Positive momentum continues to build in many respondents’ home countries and in the world economy, according to our latest McKinsey Global Survey on economic conditions. Yet by geography, the results reveal starkly different sentiments between developed economies (where more countries are experiencing or anticipating a recovery) and emerging economies (where several regions face ongoing public-health challenges). Executives in developed economies now report much more positive views than their counterparts—a reversal from the first year of the pandemic—as well as new threats to growth. As the pandemic recedes as an outsize and largely universal risk to the economy, respondents believe that inflation and supply-chain disruptions are emergent.
Still, executives in all geographies continue to report an increasingly positive outlook on the economy and believe that their companies’ prospects have never been brighter.
The COVID-19 pandemic still tops the list of risks to economic growth in respondents’ countries, but the share of executives saying so has declined significantly. Compared with April, respondents in developed economies also consider the pandemic a much less acute concern. Twenty-eight percent of them cite the pandemic as a risk to domestic growth, compared with half of their emerging-economy peers. In the previous survey, 65 percent in developed economies identified the pandemic as a risk to their countries’ growth.
By region, executives’ views on the biggest risks to growth at home have also shifted. In North America, respondents most often cite inflation as a risk to growth (45 percent say so), followed by supply-chain disruptions, domestic political conflicts, and rising taxes. And in Latin America, respondents cite domestic political conflicts more than the pandemic (43 percent, versus 32 percent).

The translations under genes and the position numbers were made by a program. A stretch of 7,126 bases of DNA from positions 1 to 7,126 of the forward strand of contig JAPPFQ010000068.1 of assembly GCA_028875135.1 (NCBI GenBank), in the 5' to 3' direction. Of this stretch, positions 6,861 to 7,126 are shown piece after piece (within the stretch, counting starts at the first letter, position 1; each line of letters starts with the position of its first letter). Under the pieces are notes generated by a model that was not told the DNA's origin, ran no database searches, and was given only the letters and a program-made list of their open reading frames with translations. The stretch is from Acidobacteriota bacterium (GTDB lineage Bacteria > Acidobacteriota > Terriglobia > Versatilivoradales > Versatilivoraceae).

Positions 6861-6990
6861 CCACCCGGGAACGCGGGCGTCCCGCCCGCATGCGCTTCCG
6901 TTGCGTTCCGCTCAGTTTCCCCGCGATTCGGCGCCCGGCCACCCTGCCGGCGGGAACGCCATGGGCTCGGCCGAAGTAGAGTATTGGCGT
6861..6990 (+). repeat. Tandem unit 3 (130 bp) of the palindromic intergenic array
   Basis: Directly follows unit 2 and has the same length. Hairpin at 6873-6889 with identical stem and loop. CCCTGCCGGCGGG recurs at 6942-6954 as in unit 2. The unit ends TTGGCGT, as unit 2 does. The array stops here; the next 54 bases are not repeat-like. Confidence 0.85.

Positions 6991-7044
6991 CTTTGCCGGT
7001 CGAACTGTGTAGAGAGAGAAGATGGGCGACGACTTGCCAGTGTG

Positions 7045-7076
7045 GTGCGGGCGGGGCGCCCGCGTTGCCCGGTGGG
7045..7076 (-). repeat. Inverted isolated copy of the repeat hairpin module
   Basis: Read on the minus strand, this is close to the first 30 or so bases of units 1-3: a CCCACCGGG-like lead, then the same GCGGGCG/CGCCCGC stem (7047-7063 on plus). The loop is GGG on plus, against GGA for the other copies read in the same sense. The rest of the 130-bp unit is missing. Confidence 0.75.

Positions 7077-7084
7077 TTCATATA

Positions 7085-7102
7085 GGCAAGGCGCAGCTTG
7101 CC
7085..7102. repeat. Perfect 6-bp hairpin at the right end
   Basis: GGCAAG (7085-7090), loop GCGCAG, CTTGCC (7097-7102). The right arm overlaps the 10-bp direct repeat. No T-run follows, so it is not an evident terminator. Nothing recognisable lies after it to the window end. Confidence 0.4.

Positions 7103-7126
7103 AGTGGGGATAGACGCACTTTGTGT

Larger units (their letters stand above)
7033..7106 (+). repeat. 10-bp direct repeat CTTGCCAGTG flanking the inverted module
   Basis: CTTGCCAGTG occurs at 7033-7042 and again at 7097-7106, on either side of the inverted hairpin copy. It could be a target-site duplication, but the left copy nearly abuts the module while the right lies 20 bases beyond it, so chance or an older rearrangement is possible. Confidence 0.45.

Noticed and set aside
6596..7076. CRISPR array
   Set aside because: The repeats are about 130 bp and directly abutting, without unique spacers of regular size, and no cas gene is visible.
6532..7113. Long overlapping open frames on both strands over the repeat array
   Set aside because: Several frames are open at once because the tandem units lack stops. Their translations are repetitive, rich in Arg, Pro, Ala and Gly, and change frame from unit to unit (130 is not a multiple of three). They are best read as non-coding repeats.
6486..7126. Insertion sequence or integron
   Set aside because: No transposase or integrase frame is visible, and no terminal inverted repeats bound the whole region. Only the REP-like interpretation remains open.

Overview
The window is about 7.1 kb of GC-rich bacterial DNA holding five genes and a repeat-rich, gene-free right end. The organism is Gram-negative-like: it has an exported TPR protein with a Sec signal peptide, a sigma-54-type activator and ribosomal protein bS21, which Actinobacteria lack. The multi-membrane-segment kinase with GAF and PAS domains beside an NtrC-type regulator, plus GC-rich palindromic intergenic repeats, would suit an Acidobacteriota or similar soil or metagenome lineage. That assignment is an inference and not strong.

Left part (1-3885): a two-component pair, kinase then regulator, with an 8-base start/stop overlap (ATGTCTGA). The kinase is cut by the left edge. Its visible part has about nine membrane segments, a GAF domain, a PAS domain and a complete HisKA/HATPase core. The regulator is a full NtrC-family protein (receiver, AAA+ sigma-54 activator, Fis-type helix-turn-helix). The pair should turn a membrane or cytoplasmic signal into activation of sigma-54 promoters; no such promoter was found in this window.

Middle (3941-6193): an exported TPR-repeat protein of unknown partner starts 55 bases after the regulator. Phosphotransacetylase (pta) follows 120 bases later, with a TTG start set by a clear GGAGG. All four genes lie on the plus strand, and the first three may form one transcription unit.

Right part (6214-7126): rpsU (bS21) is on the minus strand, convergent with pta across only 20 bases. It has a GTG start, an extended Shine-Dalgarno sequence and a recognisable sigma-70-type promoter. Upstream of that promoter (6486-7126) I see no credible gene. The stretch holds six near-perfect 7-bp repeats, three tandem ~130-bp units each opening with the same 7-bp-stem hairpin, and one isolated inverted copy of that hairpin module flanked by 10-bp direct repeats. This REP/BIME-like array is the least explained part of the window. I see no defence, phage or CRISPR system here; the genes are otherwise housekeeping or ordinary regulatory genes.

While unemployment concerns are ebbing on average—even in Europe, where since September 2020 respondents have been much more likely than others to expect rising unemployment—the picture is more mixed in a few geographies. Respondents in Asia–Pacific, India, and Latin America are nearly evenly split between those who expect the unemployment rates in their countries to increase and to decrease.
Executives also believe that interest rates are poised to rise. Just over half of all respondents believe that their countries’ interest rates will increase in the next six months, up from 38 percent in the previous quarter. But respondents’ views vary significantly by region. In North America, 70 percent expect rising interest rates, followed by their peers in Latin America (64 percent), while in India, only 22 percent say the same.
On average, and everywhere but India and developing markets (including the Middle East, North Africa, South Asia, and sub-Saharan Africa), executives’ sentiment about their home economies continues to brighten. Seventy-three percent of all respondents say that conditions in their own economies are better now than they were six months ago, up from 53 percent in the previous quarter, which marked the first time in three years that a majority of respondents reported improving conditions at home.Finally, respondents say that their own companies’ prospects continue to improve. An increasing share expect that their workforce sizes will grow in the next few months, while 74 percent expect that company profits and demand for their companies’ offerings will increase in the next six months. On the demand front, this is the largest share to predict an increase since we began asking the question in April 2009.